As was the case with all other movie theaters operating in Wilmington at the time, movies made up only half of the program at the Joyland Theater. Between film presentations, a singer would perform a popular song (usually accompanied by a pianist) while 12-18 lantern slides were projected on the screen illustrating the lyrics. The final slide frequently contained the words to the song's chorus, and the audience was invited to join in. These performances were known as illustrated songs, an entertainment that was common in vaudeville theaters for a decade prior to its adoption as a regular program feature in storefront movie theaters.
Illustrated songs served several functions at the Joyland. With only one projector, each film had to be re-wound between screenings.
Illustrated songs filled this gap in the film portion of the program. But illustrated songs were not just program fillers, they were also
popular attractions in many early movie theaters. Before radio, popular music circulated principally through live performance, and
music publishers made their money through the sale of sheet music. Illustrated songs performed in thousands of movie theaters represented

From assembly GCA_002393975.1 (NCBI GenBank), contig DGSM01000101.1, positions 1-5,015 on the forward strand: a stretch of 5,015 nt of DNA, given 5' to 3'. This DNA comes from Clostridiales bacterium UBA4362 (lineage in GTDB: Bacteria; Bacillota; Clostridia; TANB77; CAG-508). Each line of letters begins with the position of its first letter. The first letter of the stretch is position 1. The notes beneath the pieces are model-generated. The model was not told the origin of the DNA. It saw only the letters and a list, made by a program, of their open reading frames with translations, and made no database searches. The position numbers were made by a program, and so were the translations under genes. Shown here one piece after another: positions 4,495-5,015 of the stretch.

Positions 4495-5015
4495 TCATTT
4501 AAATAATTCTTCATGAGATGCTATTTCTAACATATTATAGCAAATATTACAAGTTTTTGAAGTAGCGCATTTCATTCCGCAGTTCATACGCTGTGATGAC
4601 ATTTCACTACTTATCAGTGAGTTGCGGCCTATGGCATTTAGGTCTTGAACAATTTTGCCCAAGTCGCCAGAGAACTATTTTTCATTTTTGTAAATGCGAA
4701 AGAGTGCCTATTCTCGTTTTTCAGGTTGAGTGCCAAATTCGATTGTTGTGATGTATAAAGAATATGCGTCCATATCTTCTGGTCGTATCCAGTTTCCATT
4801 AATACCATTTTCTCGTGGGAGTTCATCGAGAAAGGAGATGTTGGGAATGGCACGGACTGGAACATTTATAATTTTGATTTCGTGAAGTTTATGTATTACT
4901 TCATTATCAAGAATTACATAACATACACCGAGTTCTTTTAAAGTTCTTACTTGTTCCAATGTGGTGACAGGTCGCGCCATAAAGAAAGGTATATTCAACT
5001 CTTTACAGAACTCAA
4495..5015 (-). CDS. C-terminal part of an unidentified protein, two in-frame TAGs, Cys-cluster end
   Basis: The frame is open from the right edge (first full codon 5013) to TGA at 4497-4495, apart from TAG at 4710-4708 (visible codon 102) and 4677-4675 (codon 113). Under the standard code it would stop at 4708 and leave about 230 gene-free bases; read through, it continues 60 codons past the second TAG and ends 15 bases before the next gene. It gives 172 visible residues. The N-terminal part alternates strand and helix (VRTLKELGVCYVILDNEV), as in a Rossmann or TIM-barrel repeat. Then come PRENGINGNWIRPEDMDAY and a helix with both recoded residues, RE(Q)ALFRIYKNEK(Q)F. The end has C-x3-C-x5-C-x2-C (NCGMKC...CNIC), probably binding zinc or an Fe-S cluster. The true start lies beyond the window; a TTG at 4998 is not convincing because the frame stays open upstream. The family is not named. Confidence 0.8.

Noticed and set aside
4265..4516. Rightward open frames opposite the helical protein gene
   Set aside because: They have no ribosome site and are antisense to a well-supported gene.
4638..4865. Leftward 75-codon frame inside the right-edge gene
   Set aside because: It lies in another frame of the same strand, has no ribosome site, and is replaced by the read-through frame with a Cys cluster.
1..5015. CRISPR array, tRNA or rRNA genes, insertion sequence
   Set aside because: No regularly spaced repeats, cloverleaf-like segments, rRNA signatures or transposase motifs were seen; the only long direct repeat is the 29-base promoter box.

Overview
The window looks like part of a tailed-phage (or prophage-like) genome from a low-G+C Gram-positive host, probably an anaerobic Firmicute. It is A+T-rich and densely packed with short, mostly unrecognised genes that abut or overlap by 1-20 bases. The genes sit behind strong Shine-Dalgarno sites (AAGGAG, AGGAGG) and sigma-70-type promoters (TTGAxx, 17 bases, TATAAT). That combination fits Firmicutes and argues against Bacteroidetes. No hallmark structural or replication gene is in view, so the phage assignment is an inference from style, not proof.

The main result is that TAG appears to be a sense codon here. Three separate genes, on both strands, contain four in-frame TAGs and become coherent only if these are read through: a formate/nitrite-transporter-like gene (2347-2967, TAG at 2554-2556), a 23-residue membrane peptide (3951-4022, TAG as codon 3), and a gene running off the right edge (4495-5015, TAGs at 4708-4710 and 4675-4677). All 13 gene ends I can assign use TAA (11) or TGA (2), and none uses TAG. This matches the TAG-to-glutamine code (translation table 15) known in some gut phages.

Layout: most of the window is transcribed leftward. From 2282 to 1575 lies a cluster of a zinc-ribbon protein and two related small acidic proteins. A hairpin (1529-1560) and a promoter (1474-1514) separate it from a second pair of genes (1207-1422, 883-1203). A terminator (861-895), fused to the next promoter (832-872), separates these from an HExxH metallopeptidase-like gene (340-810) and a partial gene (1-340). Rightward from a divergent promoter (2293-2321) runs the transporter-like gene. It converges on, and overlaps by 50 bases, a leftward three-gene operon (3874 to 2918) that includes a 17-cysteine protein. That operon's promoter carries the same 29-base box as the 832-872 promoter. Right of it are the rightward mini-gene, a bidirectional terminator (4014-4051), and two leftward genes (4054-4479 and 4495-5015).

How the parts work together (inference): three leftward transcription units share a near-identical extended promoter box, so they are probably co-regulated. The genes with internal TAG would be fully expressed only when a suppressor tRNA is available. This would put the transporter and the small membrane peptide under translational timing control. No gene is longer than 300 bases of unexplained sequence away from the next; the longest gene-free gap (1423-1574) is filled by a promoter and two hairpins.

an important way of advertising new songs, and some music publishers paid singers to perform their latest songs in big-city movie
theaters and provided slides at little or no cost to exhibitors.
(Altman 2001) (Bowser 1990, p.15) (Crafton 1999) (Mooney 2006)
The Joyland rented its illustrated song slides. Ledger entries "Hitchcock for song slides" and "express from B" suggest that one source of song slides shown at the Joyland was a company operated by Walter Hitchcock in Baltimore. An early Baltimore exhibitor and illustrated song singer, Hitchcock became, as Robert Headley puts it, "well known" in Baltimore as a producer and exhibitor of illustrated song slides. Headley's history of film exhibition in Baltimore notes that Hitchcock rented a set of 16-18 slides for 25 cents per night. Additional slides might have been sourced locally. The other name mentioned in conjunction with the song slide entries in the ledger is Satchwell. J.M. Satchwell was manager of the Southern Sign Shop at 13 N. 3rd Street. The four entries for slides between October 8 and December 28 ranged from $1 to $5 (not including express charges). (Robert K. Headley, Motion Picture Exhibition in Baltimore: An Illustrated History and Directory of Theaters, 1895-2004 [Jefferson, N.C.: McFarland and Co., 2006], p. 20).